Annotated Heatmaps of a Correlation Matrix in 5 Simple Steps
A heatmap is a graphical representation of data in which data values are represented as colors. That is, it uses color in order to communicate a value to the reader. This is a great tool to assist the audience towards the areas that matter the most when you have a large volume of data.
By Julia Kho, Data Scientist
A heatmap is a graphical representation of data in which data values are represented as colors. That is, it uses color in order to communicate a value to the reader. This is a great tool to assist the audience towards the areas that matter the most when you have a large volume of data.
In this article, I will guide you in creating your own annotated heatmap of a correlation matrix in 5 simple steps.
 Import Data
 Create Correlation Matrix
 Set Up Mask To Hide Upper Triangle
 Create Heatmap in Seaborn
 Export Heatmap
You can find the code from this article in my Jupyter Notebook located here.
1) Import Data
df = pd.read_csv(“Highway1.csv”, index_col = 0)
This highway accidents data set contains the automobile accident rate, in accidents per million vehicle miles along with several design variables. More information about the data set can be found here.
2) Create Correlation Matrix
corr_matrix = df.corr()
We create the correlation matrix with .corr
. Notice that the htype column is not present in this matrix because it is not numeric. We will need to dummify htype to calculate correlation.
df_dummy = pd.get_dummies(df.htype) df = pd.concat([df, df_dummy], axis = 1)
In addition, note that the upper triangle half of the correlation matrix is symmetrical to the lower triangle half. Thus, there is no need for our heatmap to show the entire matrix. We’ll hide the upper triangle in the next step.
3) Set Up Mask To Hide Upper Triangle
mask = np.zeros_like(corr_matrix, dtype=np.bool) mask[np.triu_indices_from(mask)]= True
Let’s break the above code down. np.zeros_like()
returns an array of zeros with the same shape and type as the given array. By passing in the correlation matrix, we get an array of zeros like below.
The dtype=np.bool
parameter overrides the data type, so our array is an array of booleans.
np.triu_indices_from(mask)
returns the indices for the upper triangle of the array.
Now, we set the upper triangle to True.
mask[np.triu_indices_from(mask)]= True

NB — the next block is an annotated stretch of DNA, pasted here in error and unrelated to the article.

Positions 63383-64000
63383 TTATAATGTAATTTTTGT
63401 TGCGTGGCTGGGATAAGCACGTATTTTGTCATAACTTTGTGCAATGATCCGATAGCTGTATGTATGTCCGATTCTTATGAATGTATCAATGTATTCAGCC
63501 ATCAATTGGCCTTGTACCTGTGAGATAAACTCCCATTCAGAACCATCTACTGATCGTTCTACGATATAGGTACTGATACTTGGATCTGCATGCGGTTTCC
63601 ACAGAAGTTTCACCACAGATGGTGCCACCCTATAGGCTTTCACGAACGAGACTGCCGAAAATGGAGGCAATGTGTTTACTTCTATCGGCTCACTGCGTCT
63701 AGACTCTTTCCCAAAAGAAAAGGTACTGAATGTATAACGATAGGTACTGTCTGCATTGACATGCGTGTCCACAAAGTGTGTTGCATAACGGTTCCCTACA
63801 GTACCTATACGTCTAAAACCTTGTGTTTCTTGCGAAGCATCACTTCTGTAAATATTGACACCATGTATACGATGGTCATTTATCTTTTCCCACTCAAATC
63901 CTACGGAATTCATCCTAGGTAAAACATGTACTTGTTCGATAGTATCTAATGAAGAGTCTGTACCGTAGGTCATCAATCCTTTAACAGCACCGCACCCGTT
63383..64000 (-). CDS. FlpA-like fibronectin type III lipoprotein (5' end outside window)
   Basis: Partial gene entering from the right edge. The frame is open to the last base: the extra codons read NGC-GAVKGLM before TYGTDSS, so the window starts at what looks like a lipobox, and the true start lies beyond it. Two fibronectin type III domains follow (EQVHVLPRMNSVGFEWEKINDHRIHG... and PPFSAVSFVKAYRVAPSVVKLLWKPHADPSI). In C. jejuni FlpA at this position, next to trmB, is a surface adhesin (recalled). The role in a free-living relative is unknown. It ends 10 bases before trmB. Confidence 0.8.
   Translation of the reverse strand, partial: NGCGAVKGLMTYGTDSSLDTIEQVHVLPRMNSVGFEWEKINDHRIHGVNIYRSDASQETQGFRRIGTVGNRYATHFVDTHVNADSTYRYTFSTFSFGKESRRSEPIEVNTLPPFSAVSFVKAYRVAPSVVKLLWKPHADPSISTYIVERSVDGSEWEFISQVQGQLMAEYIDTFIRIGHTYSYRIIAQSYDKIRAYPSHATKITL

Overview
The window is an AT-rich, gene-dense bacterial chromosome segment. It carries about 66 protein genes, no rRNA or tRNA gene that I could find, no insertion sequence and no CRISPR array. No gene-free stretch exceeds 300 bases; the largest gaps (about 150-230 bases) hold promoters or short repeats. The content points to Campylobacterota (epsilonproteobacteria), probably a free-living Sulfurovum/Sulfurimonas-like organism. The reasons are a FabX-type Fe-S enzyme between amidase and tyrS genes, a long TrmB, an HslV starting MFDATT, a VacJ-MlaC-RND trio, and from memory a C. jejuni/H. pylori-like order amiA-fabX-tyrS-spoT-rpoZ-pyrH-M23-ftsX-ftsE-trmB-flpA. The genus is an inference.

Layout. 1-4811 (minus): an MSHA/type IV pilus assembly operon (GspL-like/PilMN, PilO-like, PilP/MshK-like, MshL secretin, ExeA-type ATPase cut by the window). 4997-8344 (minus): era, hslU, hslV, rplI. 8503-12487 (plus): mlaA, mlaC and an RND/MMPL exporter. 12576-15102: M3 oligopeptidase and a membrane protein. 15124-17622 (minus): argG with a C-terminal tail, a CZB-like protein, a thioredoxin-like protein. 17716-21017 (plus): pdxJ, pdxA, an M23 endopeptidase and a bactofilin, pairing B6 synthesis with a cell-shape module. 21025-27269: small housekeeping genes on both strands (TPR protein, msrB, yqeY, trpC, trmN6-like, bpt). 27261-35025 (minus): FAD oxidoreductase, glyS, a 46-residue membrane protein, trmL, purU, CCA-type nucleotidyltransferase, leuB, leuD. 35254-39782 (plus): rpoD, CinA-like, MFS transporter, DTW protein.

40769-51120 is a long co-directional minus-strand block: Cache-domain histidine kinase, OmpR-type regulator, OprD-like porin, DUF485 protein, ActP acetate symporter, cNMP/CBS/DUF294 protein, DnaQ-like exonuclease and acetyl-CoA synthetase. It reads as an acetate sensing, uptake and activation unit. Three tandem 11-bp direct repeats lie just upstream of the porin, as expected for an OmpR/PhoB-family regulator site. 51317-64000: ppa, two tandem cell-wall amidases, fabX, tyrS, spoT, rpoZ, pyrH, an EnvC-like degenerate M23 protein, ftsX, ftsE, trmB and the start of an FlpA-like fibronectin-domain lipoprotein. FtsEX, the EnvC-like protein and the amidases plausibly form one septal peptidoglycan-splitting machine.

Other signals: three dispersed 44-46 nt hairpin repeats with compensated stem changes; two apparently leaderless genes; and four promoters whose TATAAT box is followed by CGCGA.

Now, we have a mask that we can use to generate our heatmap.
4) Create Heatmap in Seaborn
f, ax = plt.subplots(figsize=(11, 15)) heatmap = sns.heatmap(corr_matrix, mask = mask, square = True, linewidths = .5, cmap = ’coolwarm’, cbar_kws = {'shrink': .4, ‘ticks’ : [1, .5, 0, 0.5, 1]}, vmin = 1, vmax = 1, annot = True, annot_kws = {“size”: 12}) #add the column names as labels ax.set_yticklabels(corr_matrix.columns, rotation = 0) ax.set_xticklabels(corr_matrix.columns) sns.set_style({'xtick.bottom': True}, {'ytick.left': True})
To create our heatmap, we pass in our correlation matrix from step 3 and the mask we created in step 4, along with custom parameters to make our heatmap look nicer. Here’s a description of the parameters if you are interested in understanding what each line does.
#Makes each cell squareshaped. square = True, #Set width of the lines that will divide each cell to .5 linewidths = .5, #Map data values to the coolwarm color space cmap = 'coolwarm', #Shrink the legend size and label tick marks at [1, .5, 0, 0.5, 1] cbar_kws = {'shrink': .4, ‘ticks’ : [1, .5, 0, 0.5, 1]}, #Set min value for color bar vmin = 1, #Set max value for color bar vmax = 1, #Turn on annotations for the correlation values annot = True, #Set annotations to size 12 annot_kws = {“size”: 12}) #Add column names to the x labels ax.set_xticklabels(corr_matrix.columns) #Add column names to the y labels and rotate text to 0 degrees ax.set_yticklabels(corr_matrix.columns, rotation = 0) #Show tickmarks on bottom and left of heatmap sns.set_style({'xtick.bottom': True}, {'ytick.left': True})
5) Export Heatmap
Now that you have the heatmap, let’s export it out.
heatmap.get_figure().savefig(‘heatmap.png’, bbox_inches=’tight’)
If you find that you have a very large heatmap that doesn’t export correctly, usebbox_inches = ‘tight’
to prevent your image from being cut off.
Thanks for reading! Feel free to share heatmaps that you’ve made with your data in the comments below.
Bio: Julia Kho is a Data Scientist passionate about creative problem solving and telling stories with data. She has previous experience in environmental consulting and working with spatial data.
Original. Reposted with permission.
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